advertisement

Design corrals to reduce cattle stress

Written by Robert Fears Published on 25 Jan 2012


0212pc_fears_1Allowing cattle to become stressed can reduce weight gains, milk production, feed efficiency and disease immunity.

In addition, stress often causes abortions and injuries to animals and employees. Cattle stress is reduced by using proper handling techniques and facilitated with corrals designed for smooth animal flow.

Manage flow
“Corral design should allow working cattle by their natural flow,” stated Ron Gill with Texas AgriLife Extension Service.

“When cattle come from a pasture through the holding pen gate, there should be a second gate behind the animals.

Their natural instinct is to turn around and come back out. If the next open gate is adjacent to the one you just closed, cattle will naturally flow through it without being pressured, because that is the direction they want to go.

Always design pens where you don’t have to get behind the cattle. Work from their sides where they can see you. This action maintains cattle flow and that is the objective.”

0212pc_fears_2“A good corral design allows sorting from the squeeze chute without disrupting the flow of cattle entering the working area,” Raymond Huhnke and Sam Harp wrote in Texas Agricultural Extension Service Bulletin BCM-49.

“Pens interconnected with a common alleyway accessed from the squeeze chute provide ideal sorting capabilities.

Cattle can be held in the alleyway and sorted into any of the adjacent pens. Maximum width for a common alleyway used to sort cattle is 12 feet. The alleyway can also be used to confine cattle for spraying.”

Bud Box or a tub?
The decision of whether to use a Bud Box or a tub for a crowding pen is basically a matter of personal preference.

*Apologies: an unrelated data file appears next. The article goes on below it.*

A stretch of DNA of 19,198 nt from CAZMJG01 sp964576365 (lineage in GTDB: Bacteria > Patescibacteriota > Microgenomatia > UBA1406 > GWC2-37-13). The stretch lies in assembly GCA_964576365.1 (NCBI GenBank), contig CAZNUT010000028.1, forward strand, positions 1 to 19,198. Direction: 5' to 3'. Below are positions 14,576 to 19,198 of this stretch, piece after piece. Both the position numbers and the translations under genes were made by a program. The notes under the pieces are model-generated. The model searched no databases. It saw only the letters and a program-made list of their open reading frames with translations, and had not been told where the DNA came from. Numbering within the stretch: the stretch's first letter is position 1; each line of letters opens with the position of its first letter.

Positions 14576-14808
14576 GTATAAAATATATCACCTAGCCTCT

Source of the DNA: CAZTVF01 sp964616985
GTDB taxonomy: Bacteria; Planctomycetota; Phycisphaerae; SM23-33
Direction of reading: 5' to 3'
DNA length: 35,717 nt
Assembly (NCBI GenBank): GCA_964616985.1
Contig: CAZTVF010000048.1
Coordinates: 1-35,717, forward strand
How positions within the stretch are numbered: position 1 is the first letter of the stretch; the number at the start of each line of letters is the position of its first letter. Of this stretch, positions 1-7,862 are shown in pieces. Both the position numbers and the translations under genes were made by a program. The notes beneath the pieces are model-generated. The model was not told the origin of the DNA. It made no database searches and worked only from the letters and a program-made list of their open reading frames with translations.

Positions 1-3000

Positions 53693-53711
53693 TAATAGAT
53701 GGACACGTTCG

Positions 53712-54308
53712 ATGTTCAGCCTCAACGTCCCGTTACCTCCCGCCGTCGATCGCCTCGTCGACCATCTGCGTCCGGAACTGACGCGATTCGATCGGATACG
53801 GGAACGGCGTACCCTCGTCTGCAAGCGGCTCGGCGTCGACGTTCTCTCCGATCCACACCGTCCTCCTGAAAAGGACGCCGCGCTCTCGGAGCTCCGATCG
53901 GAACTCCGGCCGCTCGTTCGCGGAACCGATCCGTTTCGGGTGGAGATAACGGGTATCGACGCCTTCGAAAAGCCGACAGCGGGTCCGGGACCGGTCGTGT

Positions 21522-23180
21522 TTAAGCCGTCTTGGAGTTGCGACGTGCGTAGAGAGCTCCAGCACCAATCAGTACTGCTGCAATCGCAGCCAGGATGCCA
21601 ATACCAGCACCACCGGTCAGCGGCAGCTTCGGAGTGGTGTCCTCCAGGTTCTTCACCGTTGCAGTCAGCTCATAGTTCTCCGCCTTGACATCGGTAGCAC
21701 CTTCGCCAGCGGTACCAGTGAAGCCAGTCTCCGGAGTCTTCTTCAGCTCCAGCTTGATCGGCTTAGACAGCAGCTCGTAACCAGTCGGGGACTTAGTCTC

0212pc_fears_3A Bud Box is simply a small rectangular corral named after Bud Williams, one of the livestock low-stress-handling pioneers.

Williams used it on a ranch he managed and has since built and promoted Bud Boxes for ranchers willing to work cattle using the techniques he taught.

“If it is properly designed and the handler works it correctly, cattle flow into the Bud Box, hit a dead end and then turn back in the direction from which they came,” explains Gill.

“After the cattle turn, they flow into the crowd alley single file as long as someone is standing in the correct position near the entrance.”

Temple Grandin of Colorado State University says that a round crowd pen or tub needs to be designed for taking advantage of cattle’s tendency to go back in the same direction from which they came.

To accomplish this, the crowd pen is built in a 180-degree arc, which makes cattle think they are going back to their point of entry.

“Although solid sides are common on Bud Boxes and tubs, I prefer that only the lower halves be covered,” Gill states.

“It is critical to cattle flow that a Bud Box not be solid on the outside end. Open top halves allow cattle to see the handler on the opposite side of the fence where he controls flow.

Working cattle from the outside avoids the necessity of having to get behind the animals.”